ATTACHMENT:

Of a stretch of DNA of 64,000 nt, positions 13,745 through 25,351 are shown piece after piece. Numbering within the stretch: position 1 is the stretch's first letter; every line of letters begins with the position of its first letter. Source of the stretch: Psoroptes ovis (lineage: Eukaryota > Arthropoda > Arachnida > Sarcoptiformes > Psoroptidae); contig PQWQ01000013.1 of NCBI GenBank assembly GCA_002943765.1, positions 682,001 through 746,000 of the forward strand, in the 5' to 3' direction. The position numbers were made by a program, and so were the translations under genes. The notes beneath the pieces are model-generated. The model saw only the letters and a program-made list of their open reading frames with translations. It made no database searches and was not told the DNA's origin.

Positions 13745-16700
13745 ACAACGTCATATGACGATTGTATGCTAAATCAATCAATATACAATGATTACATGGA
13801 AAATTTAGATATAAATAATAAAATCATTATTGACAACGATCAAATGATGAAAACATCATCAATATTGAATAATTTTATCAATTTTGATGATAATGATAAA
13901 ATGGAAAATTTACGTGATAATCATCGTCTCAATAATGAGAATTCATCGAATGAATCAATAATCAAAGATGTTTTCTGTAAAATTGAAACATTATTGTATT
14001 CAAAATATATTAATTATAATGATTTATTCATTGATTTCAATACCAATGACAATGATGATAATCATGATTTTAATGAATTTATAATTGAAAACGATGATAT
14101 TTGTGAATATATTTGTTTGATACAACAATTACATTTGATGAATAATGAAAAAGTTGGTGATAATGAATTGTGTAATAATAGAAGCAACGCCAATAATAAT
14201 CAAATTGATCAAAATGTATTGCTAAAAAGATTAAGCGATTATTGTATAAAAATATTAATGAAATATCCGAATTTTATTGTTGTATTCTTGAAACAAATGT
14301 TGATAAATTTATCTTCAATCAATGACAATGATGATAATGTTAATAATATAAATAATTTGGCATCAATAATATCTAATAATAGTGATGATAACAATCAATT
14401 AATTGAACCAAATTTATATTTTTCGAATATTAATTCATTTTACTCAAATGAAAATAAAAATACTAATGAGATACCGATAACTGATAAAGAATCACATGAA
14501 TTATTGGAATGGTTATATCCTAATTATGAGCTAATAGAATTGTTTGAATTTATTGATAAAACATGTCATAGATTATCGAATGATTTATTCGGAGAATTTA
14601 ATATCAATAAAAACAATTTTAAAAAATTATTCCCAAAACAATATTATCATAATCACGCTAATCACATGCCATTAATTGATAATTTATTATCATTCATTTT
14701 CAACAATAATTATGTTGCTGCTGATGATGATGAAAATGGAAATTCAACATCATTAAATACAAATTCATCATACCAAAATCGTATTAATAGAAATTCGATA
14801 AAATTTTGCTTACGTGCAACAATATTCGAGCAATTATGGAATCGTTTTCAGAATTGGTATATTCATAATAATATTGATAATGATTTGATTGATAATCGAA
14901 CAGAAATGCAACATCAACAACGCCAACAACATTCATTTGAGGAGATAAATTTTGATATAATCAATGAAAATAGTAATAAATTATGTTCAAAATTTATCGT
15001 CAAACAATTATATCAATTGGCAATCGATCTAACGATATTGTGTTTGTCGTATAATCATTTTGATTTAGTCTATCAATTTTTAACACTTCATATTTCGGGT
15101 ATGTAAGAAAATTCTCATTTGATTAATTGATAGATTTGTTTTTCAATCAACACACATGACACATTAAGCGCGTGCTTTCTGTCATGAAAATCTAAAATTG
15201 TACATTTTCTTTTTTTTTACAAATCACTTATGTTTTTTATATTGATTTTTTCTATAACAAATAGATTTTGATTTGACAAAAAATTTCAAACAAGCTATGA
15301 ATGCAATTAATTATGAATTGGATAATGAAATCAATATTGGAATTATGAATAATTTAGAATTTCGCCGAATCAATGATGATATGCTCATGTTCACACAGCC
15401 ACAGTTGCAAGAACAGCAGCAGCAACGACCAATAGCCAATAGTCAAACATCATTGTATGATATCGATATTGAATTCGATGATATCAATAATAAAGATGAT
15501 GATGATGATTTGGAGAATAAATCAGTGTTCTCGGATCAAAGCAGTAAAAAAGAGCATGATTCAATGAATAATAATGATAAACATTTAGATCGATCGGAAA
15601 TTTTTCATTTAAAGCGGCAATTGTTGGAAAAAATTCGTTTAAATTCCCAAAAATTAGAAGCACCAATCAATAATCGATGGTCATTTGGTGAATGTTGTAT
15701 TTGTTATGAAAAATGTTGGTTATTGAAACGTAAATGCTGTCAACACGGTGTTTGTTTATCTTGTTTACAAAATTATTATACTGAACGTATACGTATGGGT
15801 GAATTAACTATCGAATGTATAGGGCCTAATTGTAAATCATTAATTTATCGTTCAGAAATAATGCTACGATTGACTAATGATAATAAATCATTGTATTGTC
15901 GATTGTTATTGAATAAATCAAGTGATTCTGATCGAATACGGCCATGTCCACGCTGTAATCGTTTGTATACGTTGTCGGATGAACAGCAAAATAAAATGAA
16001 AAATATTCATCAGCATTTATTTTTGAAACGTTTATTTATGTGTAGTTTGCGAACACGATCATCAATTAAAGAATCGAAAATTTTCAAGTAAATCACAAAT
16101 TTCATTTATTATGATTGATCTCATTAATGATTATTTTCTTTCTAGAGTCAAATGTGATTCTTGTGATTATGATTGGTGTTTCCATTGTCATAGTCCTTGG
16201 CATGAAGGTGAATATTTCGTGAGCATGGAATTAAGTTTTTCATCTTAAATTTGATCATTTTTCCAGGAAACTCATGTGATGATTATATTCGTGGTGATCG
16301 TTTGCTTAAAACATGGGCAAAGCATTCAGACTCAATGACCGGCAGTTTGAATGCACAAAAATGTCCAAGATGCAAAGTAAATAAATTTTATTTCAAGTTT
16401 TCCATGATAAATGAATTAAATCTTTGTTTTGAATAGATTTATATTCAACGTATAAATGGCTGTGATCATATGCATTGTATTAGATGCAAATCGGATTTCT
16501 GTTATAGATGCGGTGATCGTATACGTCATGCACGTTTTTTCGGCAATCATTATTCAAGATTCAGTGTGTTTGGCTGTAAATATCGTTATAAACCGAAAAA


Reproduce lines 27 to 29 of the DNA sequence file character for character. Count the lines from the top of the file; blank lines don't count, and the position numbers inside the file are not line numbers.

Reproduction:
16101 TTCATTTATTATGATTGATCTCATTAATGATTATTTTCTTTCTAGAGTCAAATGTGATTCTTGTGATTATGATTGGTGTTTCCATTGTCATAGTCCTTGG
16201 CATGAAGGTGAATATTTCGTGAGCATGGAATTAAGTTTTTCATCTTAAATTTGATCATTTTTCCAGGAAACTCATGTGATGATTATATTCGTGGTGATCG
16301 TTTGCTTAAAACATGGGCAAAGCATTCAGACTCAATGACCGGCAGTTTGAATGCACAAAAATGTCCAAGATGCAAAGTAAATAAATTTTATTTCAAGTTT